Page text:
Allow me to paint a picture for you: Long ago, PC RPGs were heavily influenced by tabletop gaming. Almost every RPG on the PC market was based off of a Dungeons & Dragons property. Eye of the Beholder (and sequels), Pool of Radiance (and its sequels), Champions of Krynn (and sequels), Dark Sun: Shattered Lands (and sequel), as well as many clearly inspired by such series. Wizardry, Ultima, Might and Magic, The Bard’s Tale, and other big names all had huge inspirations from the pen-and-paper RPG juggernaut. Some console games attempted to take on the mantle as well—an NES port of The Bard’s Tale (and Wizardry, and Might and Magic), Dungeons & Dragons: Warriors of the Eternal Sun on the Genesis, SNES ports—but the console market was largely dominated by JRPGs. And rightly so. Considering the limited space of the cartridges, the lack of a hard drive to store extra game data, you couldn’t have as large an RPG on the consoles of the time.
Several classics of the genre, each subtly if not outright influenced by pen-and-paper RPGs.
Some pen-and-paper-inspired RPGs did succeed a little on the consoles, despite JRPG dominance. Shadowrun saw three separate console incarnations, each with wildly different stories, though unfortunately there was never a fourth console RPG made of Shadowrun for a later console generation. However the PC market was largely hostile to JRPGs, whether it was the linear stories, simplistic mechanics, or some other factor, we’ll never know. Through the ’90s, some of the first MMORPGs were, in fact, based on pen-and-paper properties, though that was a trend that did not carry on. Eventually TSR, the copyright holder of Dungeons & Dragons, went under and the license was purchased by Wizards of the Coast. Enter the scene: A studio named Black Isle, with the popular title Fallout 2 under their belt, joined together with a fledgling BioWare to change the market once and for all.
Dragon Warrior and other JRPGs are based on pen-and-paper RPGs, though with few exceptions actual pen-and-paper licenses didn’t fare well on consoles.
Fallout was based on a tabletop RPG called GURPS (Generic Universal RolePlaying System), but when creative differences occurred between Interplay and Steve Jackson Games (the license holder for GURPS), the mechanics changed and resulted in the RPG classic we know today. When Interplay’s Fallout team split, some went to Studio Troika and the remaining staff stayed on to create Fallout 2 as Black Isle. BioWare was a relatively unknown company that developed the engine that would be used for a huge RPG project. Teaming up with Black Isle and Interplay, the fledgling company went to work on a title using the Dungeons & Dragons license. What resulted was something nobody could have predicted. Baldur’s Gate was born, an RPG that would revive the Computer-RPG (CRPG), having a lasting legacy on the genre, across generations, and across platforms.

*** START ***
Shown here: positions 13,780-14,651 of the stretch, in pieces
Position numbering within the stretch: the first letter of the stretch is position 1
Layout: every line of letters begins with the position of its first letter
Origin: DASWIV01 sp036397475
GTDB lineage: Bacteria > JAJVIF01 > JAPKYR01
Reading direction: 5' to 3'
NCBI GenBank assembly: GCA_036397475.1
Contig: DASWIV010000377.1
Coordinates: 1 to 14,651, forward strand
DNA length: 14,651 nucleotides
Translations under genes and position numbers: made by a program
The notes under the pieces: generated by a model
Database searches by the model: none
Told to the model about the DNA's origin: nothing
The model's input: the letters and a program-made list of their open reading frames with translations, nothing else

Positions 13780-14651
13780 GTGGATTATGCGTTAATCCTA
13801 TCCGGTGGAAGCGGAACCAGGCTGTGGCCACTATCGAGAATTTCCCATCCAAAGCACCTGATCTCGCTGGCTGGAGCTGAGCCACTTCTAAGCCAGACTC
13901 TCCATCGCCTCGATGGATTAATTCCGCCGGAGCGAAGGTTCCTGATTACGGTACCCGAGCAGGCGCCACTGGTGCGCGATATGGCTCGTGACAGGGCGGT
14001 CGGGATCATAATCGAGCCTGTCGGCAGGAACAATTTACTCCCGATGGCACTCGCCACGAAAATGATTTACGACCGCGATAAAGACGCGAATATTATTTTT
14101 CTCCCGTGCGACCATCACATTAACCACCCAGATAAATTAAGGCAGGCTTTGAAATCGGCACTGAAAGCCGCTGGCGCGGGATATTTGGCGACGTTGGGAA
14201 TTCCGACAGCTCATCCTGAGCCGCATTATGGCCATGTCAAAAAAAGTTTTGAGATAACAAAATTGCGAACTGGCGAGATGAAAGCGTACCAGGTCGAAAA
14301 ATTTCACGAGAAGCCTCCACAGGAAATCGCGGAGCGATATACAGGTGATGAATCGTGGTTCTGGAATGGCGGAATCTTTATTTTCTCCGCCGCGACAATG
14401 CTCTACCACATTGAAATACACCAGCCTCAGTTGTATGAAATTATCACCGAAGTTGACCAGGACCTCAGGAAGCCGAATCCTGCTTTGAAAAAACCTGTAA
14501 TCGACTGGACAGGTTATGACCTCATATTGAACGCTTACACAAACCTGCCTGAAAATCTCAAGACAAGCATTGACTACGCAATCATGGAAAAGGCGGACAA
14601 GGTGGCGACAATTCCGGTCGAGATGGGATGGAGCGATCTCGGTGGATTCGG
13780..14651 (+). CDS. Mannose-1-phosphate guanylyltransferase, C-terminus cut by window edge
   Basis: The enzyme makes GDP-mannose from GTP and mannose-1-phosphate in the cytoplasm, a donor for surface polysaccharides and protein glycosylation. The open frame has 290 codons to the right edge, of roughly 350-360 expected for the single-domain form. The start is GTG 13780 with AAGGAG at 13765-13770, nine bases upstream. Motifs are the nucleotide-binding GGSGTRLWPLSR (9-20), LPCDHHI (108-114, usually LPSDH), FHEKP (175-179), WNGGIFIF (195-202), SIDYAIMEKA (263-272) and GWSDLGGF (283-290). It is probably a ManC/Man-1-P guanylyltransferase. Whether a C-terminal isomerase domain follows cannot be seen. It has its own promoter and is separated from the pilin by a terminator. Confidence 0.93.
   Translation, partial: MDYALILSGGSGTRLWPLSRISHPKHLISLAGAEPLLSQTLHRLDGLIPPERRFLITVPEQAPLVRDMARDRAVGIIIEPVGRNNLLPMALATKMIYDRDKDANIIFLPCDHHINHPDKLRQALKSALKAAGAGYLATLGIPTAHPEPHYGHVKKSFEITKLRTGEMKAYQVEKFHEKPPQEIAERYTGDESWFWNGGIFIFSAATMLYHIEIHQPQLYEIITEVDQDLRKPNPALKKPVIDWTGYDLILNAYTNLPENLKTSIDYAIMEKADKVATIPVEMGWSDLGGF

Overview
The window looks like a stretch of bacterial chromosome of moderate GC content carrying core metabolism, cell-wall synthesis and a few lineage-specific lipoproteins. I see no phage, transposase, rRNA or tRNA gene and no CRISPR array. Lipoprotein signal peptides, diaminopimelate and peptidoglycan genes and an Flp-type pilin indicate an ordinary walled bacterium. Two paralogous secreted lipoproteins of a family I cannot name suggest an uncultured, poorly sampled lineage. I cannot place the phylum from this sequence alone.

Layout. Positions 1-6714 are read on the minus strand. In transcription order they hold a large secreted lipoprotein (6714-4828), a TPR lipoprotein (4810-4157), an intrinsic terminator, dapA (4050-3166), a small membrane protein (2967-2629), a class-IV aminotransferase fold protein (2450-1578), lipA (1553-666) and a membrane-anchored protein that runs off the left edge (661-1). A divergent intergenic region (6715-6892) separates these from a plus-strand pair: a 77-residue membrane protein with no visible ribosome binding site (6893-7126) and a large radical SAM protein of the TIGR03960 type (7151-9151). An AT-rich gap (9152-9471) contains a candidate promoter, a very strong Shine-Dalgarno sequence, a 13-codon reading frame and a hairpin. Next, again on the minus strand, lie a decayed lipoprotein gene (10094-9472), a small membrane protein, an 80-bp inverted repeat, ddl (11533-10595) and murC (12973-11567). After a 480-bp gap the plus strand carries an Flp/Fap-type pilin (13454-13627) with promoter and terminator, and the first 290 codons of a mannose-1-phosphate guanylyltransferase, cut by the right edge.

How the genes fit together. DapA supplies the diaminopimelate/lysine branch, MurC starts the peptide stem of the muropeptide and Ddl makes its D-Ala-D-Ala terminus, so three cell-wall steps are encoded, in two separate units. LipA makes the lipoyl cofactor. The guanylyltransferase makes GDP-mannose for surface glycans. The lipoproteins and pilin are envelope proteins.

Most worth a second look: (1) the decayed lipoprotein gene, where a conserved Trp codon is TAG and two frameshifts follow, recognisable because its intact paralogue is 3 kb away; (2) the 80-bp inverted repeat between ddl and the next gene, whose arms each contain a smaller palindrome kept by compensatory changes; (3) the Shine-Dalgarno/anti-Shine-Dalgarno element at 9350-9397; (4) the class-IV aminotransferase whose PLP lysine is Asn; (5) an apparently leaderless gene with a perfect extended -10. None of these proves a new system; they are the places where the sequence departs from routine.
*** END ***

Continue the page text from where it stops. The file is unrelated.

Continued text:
War never changes, but a single game can change an industry.
BioWare and Black Isle’s Baldur’s Gate was a powerful force in the CRPG medium, spawning an expansion and later a sequel. The plot focused around an iron shortage that later expanded into an epic quest. Many areas full of sidequests, character customization, several memorable characters, a powerful story full of twists and turns, all built up to what made Baldur’s Gate a staying classic. It resulted in Neverwinter Nights being made, a multiplayer CRPG based around player-controlled and -created campaigns and worlds. Its sequel, though, was where we saw the most impact. Baldur’s Gate 2 was, without a doubt, the most influential CRPG of all time.